After President McCarthy presented her agenda, Louise Deretchin stepped up to facilitate the morning's discussion of our homework assignment question, "What have we learned about leadership?" We didn't have to look far afield for examples of leadership qualities that morning. A member of ATE's first leadership academy, Louise is steadfast in her dedication to educational equity and collaborative reflective practice for leaders.
To learn how Academy participants answered the six homework questions, Louise grouped us in six tables of six each. We numbered off one to six at each table with each number representing a question. We then regrouped by individual number — all the ones together, the twos, and so on. I was a two, so I sat at a table with five other twos to answer the question, "What were some of the similarities and differences in their leadership styles?"
The Common Vision of Independence.
We decided that the four leaders shared a common vision: the goal of independence. Futuristic thinkers, they expressed their vision in unique styles.
Mr. Washington listened to wise counsel, forming a cabinet for collaboration and shared leadership.
Mr. Adams, confrontational and persistent, ignored counsel and persevered in his vision of isolationism and peace with France. He also recognized his own weaknesses.
Mr. Franklin listened to everyone and then used the information to create strategies for solving issues. He believed in compromise and was greatly respected for his knowledge and wisdom.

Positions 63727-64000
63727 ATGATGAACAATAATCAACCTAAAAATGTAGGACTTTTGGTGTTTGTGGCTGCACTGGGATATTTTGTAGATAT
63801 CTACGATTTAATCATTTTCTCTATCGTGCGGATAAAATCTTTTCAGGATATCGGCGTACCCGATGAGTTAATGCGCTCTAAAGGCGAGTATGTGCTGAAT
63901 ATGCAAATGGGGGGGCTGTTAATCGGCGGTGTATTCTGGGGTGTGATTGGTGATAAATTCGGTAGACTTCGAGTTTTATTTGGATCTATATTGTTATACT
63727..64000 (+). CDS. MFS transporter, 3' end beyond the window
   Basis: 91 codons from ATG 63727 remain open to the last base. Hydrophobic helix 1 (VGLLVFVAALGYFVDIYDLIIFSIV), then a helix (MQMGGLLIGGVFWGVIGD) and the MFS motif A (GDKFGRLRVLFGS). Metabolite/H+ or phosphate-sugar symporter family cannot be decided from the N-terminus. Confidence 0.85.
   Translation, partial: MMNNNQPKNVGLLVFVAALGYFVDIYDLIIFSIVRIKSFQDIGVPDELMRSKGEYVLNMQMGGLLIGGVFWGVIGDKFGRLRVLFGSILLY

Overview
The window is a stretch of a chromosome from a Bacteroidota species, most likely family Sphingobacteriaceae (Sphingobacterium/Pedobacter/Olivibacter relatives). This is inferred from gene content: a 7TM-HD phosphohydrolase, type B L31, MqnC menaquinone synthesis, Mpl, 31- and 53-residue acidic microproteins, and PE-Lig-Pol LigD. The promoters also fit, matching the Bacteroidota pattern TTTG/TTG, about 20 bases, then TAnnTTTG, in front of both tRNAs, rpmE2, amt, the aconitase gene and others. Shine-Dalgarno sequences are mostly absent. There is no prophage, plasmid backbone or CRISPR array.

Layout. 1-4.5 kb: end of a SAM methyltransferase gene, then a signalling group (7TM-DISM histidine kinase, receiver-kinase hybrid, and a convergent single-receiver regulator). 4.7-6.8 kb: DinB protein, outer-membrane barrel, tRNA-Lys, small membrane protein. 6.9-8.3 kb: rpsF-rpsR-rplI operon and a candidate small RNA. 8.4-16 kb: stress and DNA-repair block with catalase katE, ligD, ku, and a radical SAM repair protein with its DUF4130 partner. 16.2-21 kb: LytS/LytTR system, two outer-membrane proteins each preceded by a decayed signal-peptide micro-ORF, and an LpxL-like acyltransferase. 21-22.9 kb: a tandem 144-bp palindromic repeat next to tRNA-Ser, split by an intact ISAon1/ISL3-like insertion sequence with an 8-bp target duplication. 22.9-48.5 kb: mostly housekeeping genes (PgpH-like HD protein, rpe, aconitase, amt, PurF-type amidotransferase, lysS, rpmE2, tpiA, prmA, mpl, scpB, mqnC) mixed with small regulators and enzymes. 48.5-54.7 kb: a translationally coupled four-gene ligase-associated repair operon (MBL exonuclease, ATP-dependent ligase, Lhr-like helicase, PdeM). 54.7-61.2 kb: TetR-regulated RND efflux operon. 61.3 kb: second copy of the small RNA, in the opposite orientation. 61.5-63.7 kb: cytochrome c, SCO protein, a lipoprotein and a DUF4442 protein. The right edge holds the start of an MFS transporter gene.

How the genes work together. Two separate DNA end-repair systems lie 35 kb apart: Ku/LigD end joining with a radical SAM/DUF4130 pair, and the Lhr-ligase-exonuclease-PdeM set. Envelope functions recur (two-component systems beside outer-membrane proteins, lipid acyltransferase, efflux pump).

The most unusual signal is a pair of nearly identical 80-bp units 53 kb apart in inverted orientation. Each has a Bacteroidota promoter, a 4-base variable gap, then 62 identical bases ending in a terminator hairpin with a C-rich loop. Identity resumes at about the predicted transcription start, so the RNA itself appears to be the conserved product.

Mr. Jefferson, aloof, literary, and philosophical, respected the strength of others and preferred to avoid conflict.
What Qualities of Their Leadership
Can Be Applied to Today's Challenges?
You can imagine how much information a roomful of teachers on a mission can collect about four founding fathers! Willing and enthusiastic, we could hardly be quieted as we rushed to complete our last task.
We returned to our original group to discuss each of the six questions with the goal of identifying leadership qualities that apply to us today. Each table posted its list for all to see.
Qualities appearing most often on the lists included a commitment to a common vision, willingness to take risks, respect for diplomacy, and the ability to compromise and build consensus. Effective leaders, we decided, show respect, listen to others, exercise proactive involvement, and exhibit democratic deliberation.
An Emotional Surge of Humble Clarity.
Each group appointed a spokesperson to champion their list. Listening to my fellows, I sensed an emotional surge of humble clarity as we honored the four men who helped reinvent the national political landscape of British North America. I thought about the daunting task ahead of us as we seek to reinvent the educational landscape of twenty-first century USA.
The whispers of encouragement from the ghosts of leaders past to leaders present swelled hearts and steeled minds to the awesome responsibility every teacher faces in every classroom every day. To be a teacher is to be a leader.
Read the first dispatch from the ATE Conference in Philadelphia, "On the Waterfront."
Read the second dispatch from the ATE Conference in Philadelphia, "Dining with Jefferson."